Gaslighting can have catastrophic effects on a victim’s psychological health, particularly when gaslighting occurs over a long period in a close relationship. The process is often gradual and can seem harmless at first, but eventually, victims may begin to believe they are the cause of the perpetrator’s aggression or molestation. They may also question their own perceptions, stop seeking help, withdraw from friends and family, and become more dependent on an abuser, not only because he or she now defines the victim’s reality, but also because the victim may come to fear that others will believe in the abuser’s version of reality and consider the victim to be mentally unstable.
Because this form of abuse often leads to increased dependence on the perpetrator, those who are being abused may blame themselves and may experience difficulty in leaving their abuser. People who are victims of gaslighting may behave in ways that cause them to appear unstable because they have learned that they cannot trust their perceptions and cannot count on the validation of their thoughts or feelings. They are also less likely to continue to voice their emotions and feelings, knowing that they are likely to be invalidated.
People who gaslight typically use the following techniques:
They tell blatant lies.
You know it’s an outright lie. Yet they are telling you this lie with a straight face. Why are they so blatant? Because they’re setting up a precedent, once they tell you a huge lie, you’re not sure if anything they say is true. Keeping you unsteady and off-kilter is the goal.
They deny they ever said something, even though you have proof.
You know they said they would do something; you know you heard it. But they out and out deny it. It makes you start questioning your reality—maybe they never said that thing. And the more they do this, the more you question your reality and start accepting theirs.
They use what is near and dear to you as ammunition.
They know how important your kids are to you, and they know how important your identity is to you. So those may be one of the first things they attack. If you have kids, they tell you that you should not have had those children. They will tell you’d be a worthy person if only you didn’t have a long list of negative traits. They attack the foundation of your being.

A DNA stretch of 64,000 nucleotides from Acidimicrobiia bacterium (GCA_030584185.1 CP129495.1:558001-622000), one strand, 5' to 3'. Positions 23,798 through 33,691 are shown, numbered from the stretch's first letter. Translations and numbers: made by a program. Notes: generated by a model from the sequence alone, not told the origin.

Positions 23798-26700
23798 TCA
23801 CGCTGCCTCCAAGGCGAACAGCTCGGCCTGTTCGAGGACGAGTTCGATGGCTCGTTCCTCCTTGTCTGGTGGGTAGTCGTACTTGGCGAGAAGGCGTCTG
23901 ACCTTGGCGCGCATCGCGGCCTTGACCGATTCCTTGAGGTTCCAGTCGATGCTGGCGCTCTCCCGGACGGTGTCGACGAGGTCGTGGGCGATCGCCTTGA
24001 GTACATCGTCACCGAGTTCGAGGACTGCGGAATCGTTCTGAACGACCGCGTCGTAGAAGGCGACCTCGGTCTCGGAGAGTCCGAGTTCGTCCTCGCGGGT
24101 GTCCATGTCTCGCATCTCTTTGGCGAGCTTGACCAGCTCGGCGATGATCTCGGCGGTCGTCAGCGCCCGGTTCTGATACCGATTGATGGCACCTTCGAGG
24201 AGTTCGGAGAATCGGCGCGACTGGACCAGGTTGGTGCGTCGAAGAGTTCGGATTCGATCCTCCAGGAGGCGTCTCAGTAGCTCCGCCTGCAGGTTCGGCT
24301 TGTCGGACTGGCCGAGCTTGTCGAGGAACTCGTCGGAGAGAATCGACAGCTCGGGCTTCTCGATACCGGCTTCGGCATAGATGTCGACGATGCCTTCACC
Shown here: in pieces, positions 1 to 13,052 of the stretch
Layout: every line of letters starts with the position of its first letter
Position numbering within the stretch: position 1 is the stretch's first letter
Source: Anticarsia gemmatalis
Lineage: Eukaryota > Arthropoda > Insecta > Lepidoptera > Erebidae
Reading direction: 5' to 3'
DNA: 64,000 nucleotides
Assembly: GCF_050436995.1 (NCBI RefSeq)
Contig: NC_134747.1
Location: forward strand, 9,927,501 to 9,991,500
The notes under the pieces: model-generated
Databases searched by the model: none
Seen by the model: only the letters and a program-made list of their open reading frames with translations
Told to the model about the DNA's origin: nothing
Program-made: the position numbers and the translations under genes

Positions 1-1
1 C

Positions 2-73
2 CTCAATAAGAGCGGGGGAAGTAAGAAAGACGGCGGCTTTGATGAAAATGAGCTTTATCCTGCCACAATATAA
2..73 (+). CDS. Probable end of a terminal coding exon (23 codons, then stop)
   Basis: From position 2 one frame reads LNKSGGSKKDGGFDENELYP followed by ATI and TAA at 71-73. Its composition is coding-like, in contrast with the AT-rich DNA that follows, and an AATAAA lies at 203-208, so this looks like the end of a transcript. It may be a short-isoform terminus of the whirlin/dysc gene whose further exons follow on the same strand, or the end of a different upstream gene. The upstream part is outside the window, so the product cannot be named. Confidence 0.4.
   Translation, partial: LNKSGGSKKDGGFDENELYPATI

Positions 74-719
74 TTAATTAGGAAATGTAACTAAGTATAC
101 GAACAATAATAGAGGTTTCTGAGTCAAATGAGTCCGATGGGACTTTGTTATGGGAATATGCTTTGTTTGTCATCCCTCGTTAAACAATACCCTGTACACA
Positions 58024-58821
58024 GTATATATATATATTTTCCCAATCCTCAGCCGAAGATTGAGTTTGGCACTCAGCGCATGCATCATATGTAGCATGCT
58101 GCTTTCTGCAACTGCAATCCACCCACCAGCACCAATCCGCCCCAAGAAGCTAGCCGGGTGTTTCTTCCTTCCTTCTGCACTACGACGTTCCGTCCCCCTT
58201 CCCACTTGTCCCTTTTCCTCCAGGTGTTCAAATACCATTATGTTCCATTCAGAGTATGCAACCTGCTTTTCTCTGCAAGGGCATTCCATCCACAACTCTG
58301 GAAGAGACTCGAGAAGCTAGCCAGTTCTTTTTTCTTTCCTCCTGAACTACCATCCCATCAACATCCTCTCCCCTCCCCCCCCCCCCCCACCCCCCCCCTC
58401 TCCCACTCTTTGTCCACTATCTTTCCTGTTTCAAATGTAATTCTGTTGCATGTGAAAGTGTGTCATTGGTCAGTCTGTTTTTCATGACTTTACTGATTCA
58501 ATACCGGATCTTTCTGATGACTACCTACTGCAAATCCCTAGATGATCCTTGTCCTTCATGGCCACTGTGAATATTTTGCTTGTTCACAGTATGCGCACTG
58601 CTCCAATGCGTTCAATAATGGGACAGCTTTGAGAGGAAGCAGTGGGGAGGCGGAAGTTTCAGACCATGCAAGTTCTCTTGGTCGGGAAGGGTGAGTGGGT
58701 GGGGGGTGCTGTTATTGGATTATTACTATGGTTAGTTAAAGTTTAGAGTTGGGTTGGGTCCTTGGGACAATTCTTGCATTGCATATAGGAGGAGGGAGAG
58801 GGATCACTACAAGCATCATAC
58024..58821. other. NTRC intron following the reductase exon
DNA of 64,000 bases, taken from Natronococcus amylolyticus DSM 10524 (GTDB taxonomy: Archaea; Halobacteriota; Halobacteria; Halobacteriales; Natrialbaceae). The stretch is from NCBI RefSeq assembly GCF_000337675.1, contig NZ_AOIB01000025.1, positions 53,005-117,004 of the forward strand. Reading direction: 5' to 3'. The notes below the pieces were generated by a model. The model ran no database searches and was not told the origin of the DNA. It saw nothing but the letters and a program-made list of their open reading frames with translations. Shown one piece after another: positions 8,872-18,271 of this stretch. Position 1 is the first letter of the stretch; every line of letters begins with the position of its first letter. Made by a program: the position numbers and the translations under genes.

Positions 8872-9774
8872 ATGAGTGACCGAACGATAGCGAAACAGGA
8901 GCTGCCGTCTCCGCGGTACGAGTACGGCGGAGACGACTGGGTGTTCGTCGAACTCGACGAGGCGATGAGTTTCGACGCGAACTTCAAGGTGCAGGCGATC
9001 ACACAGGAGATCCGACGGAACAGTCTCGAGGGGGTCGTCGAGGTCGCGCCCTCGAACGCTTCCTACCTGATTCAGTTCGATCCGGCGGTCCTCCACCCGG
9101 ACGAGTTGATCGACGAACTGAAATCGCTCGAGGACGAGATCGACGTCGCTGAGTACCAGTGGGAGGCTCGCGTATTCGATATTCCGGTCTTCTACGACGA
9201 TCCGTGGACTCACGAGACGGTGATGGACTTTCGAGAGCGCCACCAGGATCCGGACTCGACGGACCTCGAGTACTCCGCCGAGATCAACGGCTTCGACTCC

They wear you down over time.
This is one of the insidious things about gaslighting—it is done gradually, over time. A lie here, a lie there, a snide comment every so often…and then it starts ramping up. Even the brightest, most self-aware people can be sucked into gaslighting—it is that effective. It’s the “frog in the frying pan” analogy: The heat is turned up slowly, so the frog never realizes what’s happening to it.
Their actions do not match their words.
When dealing with a person that gaslights, look at what they are doing rather than what they are saying. What they are saying means nothing; it is just talk. What they are doing is the issue.
They throw in positive reinforcement to confuse you.
This person that is cutting you down, telling you that you don’t have value, is now praising you for something you did. This adds an additional sense of uneasiness. You think, “Well maybe they aren’t so bad.” Yes, they are. This is a calculated attempt to keep you off-kilter—and again, to question your reality. Also look at what you were praised for; it is probably something that served the gaslighter.
They know confusion weakens people.
Gaslighters know that people like having a sense of stability and normalcy. Their goal is to uproot this and make you constantly question everything. And humans’ natural tendency is to look to the person that will help you feel more stable—and that happens to be the gaslighter.
They are a drug user or a cheater, yet they are constantly accusing you of that. This is done so often that you start trying to defend yourself, and are distracted from the gaslighter’s own behavior.
They try to align people against you.
Gaslighters are masters at manipulating and finding the people they know will stand by them no matter what—and they use these people against you. They will make comments such as, “This person knows that you’re not right,” or “This person knows you’re useless too.” Keep in mind it does not mean that these people actually said these things. A gaslighter is a constant liar. When the gaslighter uses this tactic it makes you feel like you don’t know who to trust or turn to—and that leads you right back to the gaslighter. And that’s exactly what they want: Isolation gives them more control.
They tell you or others that you are crazy.
This is one of the most effective tools of the gaslighter, because it’s dismissive. The gaslighter knows if they question your sanity, people will not believe you when you tell them the gaslighter is abusive or out-of-control. It’s a master technique.
They tell you everyone else is a liar.
By telling you that everyone else (your family, the media) is a liar, it again makes you question your reality. You’ve never known someone with the audacity to do this, so they must be telling the truth, right? No. It’s a manipulation technique. It makes people turn to the gaslighter for the “correct” information—which isn’t correct information at all.
The more you are aware of these techniques, the quicker you can identify them and avoid falling into the gaslighter’s trap.
Adapted from Psychology Today: https://www.psychologytoday.com/blog/power-in-relationships/200905/are-you-being-gaslighted